About Time: Rewriting College Economics Textbooks

♠ Posted by Emmanuel in at 11/26/2014 01:30:00 AM
To paraphrase anti-globalization protesters, is another kind of Econ textbook possible?
I needn't rehearse the argument made by critics of the social science of economics that the global financial crisis of 2008-2009 revealed the emperor's clothes. Leftists declared economics as "bunk" that led us into disaster. Rightists on the other hand, said that economic principles were not correctly applied, leading us into disaster. (It was "moral hazard" writ large instead.) So many years on, we are no nearer "consensus" save for the general agreement that economics education should be made more applicable to real-life situations to maintain relevance in the higher education curriculum. Writers of mainstream economics textbooks like Greg Mankiw have borne the brunt of this criticism as the world seeks more "relevant" textbooks.
The CORE project aims to salvage economics.
But how are we to go about this task? Should we introduce "heterodox" theories favored by leftists? Or, should we draw more real-life examples to illuminate economics principles? Figuring out this task has been the lot of the multi-country, multi-university CORE project, whose tagline is "teaching economics as if the last three decades happened." Ouch. Anyway, the gist of the exercise is to introduce recent innovations in economic research to introductory courses such as concepts of cognitive biases (as opposed to the machine-like rationality of homo economicus) and the interaction between markets and morality:
But economics is not fighting the last war. In the past three decades, experimental methods have shown that people are more fair-minded and moral, and less calculating than the so called Economic Man of the textbooks. The fact that we are nicer and not quite as clever as economists once assumed has direct implications for policies to address problems of financial instability, climate change, and economic disparity. The new research greatly expands the set of politically viable and economically effective policies to ensure a sustainable planet and to level the economic playing field.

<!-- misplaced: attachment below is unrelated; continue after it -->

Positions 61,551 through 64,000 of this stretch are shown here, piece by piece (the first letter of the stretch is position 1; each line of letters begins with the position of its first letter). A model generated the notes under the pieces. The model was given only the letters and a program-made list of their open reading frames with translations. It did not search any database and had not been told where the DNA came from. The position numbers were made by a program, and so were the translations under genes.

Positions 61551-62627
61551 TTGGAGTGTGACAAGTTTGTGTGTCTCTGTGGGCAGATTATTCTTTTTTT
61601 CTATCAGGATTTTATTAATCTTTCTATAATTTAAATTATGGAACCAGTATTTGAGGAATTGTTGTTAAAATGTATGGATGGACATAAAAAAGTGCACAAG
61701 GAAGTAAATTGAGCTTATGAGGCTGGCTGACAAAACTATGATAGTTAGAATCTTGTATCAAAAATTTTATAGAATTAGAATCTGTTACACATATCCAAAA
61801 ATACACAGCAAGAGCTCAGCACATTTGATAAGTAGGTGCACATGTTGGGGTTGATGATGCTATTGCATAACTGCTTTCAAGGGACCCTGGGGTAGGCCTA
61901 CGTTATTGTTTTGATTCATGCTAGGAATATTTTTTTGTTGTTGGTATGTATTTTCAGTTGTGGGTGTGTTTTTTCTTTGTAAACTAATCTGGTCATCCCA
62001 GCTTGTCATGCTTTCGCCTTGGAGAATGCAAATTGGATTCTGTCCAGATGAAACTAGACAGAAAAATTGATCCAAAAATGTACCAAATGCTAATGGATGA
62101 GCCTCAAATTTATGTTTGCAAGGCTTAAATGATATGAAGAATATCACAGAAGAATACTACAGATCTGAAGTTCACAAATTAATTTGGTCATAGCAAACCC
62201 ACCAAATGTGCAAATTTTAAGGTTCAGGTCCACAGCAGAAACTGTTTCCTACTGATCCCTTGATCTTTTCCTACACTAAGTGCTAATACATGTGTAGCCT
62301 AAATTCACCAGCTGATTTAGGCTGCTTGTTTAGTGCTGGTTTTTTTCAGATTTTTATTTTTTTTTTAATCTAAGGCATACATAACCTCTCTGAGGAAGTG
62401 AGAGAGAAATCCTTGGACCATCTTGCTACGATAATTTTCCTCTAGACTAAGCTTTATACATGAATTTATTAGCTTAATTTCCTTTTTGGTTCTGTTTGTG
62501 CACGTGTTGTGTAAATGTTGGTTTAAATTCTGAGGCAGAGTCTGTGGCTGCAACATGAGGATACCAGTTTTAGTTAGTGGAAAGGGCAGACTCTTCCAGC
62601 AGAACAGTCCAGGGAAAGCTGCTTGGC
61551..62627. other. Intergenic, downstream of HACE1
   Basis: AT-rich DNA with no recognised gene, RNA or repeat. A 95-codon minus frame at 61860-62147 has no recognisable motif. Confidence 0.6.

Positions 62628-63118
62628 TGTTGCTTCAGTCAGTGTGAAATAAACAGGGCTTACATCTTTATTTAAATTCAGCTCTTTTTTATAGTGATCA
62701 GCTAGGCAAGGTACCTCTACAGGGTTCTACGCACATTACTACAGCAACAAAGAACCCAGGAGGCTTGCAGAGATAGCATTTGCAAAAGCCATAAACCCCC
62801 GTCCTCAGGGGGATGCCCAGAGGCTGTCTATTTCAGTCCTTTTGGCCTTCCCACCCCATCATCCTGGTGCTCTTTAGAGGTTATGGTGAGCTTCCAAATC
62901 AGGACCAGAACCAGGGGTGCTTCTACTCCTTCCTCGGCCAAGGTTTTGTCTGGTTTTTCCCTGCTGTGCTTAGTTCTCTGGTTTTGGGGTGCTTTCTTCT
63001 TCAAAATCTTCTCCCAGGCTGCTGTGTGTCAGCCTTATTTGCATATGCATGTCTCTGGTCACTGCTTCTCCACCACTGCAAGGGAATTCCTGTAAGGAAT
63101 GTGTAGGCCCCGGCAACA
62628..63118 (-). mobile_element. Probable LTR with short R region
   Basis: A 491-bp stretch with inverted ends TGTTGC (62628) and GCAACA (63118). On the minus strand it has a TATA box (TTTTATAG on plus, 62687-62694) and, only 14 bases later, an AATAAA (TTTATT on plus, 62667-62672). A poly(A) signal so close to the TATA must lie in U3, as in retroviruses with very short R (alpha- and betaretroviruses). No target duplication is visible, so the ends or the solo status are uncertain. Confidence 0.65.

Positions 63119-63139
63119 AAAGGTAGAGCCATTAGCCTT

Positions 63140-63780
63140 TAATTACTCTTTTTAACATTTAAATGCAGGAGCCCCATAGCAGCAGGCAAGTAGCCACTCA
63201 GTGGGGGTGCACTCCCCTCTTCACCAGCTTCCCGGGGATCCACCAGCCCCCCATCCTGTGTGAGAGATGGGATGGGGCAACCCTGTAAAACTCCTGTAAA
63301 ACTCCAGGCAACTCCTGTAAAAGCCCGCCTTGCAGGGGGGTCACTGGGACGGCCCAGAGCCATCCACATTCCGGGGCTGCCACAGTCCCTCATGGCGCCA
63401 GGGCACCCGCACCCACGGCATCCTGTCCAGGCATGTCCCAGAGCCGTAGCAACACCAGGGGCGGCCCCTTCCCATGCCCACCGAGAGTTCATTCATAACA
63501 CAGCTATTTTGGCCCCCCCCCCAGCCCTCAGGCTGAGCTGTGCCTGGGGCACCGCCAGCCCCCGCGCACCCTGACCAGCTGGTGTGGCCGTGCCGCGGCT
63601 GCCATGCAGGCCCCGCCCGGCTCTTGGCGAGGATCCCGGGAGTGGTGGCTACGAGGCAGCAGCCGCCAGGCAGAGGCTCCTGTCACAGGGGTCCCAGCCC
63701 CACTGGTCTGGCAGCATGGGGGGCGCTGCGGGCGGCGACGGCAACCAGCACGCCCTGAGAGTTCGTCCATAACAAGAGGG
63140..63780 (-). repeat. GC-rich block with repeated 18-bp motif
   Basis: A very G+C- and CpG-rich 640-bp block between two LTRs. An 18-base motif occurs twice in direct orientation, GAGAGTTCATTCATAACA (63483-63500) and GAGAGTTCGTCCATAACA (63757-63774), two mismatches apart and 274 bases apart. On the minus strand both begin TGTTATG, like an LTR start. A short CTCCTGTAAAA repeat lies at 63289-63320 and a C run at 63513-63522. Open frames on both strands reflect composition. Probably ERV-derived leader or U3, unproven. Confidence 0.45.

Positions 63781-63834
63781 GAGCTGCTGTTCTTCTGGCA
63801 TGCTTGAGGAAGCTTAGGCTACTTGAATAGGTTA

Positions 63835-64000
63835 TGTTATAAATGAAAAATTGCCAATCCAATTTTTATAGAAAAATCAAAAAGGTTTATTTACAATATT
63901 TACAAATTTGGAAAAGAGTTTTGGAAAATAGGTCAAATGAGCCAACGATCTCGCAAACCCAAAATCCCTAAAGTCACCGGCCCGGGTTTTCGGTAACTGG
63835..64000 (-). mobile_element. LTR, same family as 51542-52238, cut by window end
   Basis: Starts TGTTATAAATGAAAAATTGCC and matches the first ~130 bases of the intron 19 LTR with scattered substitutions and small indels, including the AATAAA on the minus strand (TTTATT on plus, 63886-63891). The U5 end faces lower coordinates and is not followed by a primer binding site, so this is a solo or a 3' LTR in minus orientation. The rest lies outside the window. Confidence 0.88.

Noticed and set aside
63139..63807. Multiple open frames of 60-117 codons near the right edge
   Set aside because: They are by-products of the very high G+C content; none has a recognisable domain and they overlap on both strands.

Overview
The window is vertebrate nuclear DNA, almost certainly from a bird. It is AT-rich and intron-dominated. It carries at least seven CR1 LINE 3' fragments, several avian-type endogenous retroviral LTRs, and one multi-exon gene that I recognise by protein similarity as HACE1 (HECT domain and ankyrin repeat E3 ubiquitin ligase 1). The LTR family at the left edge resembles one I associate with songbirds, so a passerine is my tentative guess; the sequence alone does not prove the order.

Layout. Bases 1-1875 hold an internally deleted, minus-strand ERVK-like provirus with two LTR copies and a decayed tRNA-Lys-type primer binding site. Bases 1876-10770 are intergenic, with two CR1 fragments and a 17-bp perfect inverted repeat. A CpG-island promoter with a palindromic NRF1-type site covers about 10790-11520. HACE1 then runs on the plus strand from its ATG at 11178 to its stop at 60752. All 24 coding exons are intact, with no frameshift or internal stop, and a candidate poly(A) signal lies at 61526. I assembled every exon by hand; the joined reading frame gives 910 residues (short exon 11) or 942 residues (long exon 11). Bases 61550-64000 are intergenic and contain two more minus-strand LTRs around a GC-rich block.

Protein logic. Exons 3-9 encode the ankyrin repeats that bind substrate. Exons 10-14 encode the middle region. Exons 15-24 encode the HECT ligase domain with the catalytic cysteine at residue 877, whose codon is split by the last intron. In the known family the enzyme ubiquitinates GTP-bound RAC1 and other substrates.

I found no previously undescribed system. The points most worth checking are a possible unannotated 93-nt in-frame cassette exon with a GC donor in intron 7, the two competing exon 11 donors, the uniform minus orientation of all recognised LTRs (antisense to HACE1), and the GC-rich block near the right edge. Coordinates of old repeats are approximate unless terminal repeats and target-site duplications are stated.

Another example: improved techniques for computer modelling of complex interactions among millions of economic actors can help design policies to address financial volatility and environmental degradation. For our students, though – especially those in the core courses of the curriculum – this is all a well-kept secret. We impose a curriculum that is increasingly remote from what economists now know, and more distant still from the pressing problems that drew our students to economics in the first place.
The immediate cause of this move to rewrite introductory textbooks is of course the global financial crisis:
Since the financial crisis, student groups have attacked economics departments for failing to deal with the world’s most pressing social issues, including inequality and global warming. They have also criticised professors’ reluctance to teach a range of economic theories, with courses instead focusing on neoclassical models which they claim do little to explain the 2008 meltdown...

Robert Johnson, INET’s president, said: “There’s a problem that undergraduate courses don’t reflect the research of senior economists. There’s also an issue that the examples that we use in textbooks are often based on US data and institutions and don’t produce much excitement elsewhere, particularly in the emerging economies. We’re trying to address that.”
Take that, Greg Mankiw! You need to get a move on development economics. That said, a number of critics are still not convinced that minor tweaks here and there to include real-life cases are sufficient to update the introductory economics curriculum. Rather, a major overhaul is necessary:
Louison Cahen-Fourot, a doctoral student at Paris XIII university who has also been involved with PEPS, a French group advocating more pluralism in economics, said: “The problem is [CORE] is not really pluralism,” Mr Cahen-Fourot, said. “It’s very much mainstream and it does not meet what we would like to see at PEPS, such as more alternative voices or methodologies. We also would like to see more openness to [methods from] other social sciences,” he said.

Rafe Martyn, a doctoral student at the University of Cambridge, said: “It’s sensible to do what CORE is trying to do and base teaching in empirics and to bring the content more into line of current research. There’s a fear that CORE just wants to present the theory it thinks is right, but the people involved are diverse and it’s a work in progress.”

The plan is for the ebook to be modified by online crowdsourcing of student and faculty comments, as well as by other economists. The final version is expected at the start of the 2016 academic year.
My personal opinion is that there already are alternatives to mainstream neoclassical economics that provide an informed analysis of global financial crises, markets and morality, and so on. You have the community of IPE scholars, for instance. You also have folks who study questions from the perspective of economic sociology. In other words, there already is a plurality of perspectives on economic phenomena. Admittedly, however, IPE has not made that much inroads into the mainstream--and the same generally. holds true for economic sociology. 

Oh, for IPE to reach mainstream consciousness!

UPDATE: Speaking of the economics of textbooks, Mankiw is also a well-known price gouger. Aside from the content of these things, they have outrageous prices to answer for--especially Stateside.